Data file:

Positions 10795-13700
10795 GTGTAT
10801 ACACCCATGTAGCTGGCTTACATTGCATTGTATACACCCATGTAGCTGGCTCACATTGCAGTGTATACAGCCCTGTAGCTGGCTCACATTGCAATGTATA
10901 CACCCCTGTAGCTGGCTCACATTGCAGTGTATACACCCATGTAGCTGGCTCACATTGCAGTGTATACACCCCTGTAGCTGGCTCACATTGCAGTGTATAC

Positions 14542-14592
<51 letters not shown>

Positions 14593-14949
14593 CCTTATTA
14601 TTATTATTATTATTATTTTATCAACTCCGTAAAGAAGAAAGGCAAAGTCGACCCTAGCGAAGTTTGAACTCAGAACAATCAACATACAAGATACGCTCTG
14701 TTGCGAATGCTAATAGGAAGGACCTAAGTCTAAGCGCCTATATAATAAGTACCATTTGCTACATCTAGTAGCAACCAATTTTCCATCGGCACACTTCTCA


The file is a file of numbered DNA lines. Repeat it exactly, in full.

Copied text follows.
Positions 10795-13700
10795 GTGTAT
10801 ACACCCATGTAGCTGGCTTACATTGCATTGTATACACCCATGTAGCTGGCTCACATTGCAGTGTATACAGCCCTGTAGCTGGCTCACATTGCAATGTATA
10901 CACCCCTGTAGCTGGCTCACATTGCAGTGTATACACCCATGTAGCTGGCTCACATTGCAGTGTATACACCCCTGTAGCTGGCTCACATTGCAGTGTATAC

Positions 14542-14592
<51 letters not shown>

Positions 14593-14949
14593 CCTTATTA
14601 TTATTATTATTATTATTTTATCAACTCCGTAAAGAAGAAAGGCAAAGTCGACCCTAGCGAAGTTTGAACTCAGAACAATCAACATACAAGATACGCTCTG
14701 TTGCGAATGCTAATAGGAAGGACCTAAGTCTAAGCGCCTATATAATAAGTACCATTTGCTACATCTAGTAGCAACCAATTTTCCATCGGCACACTTCTCA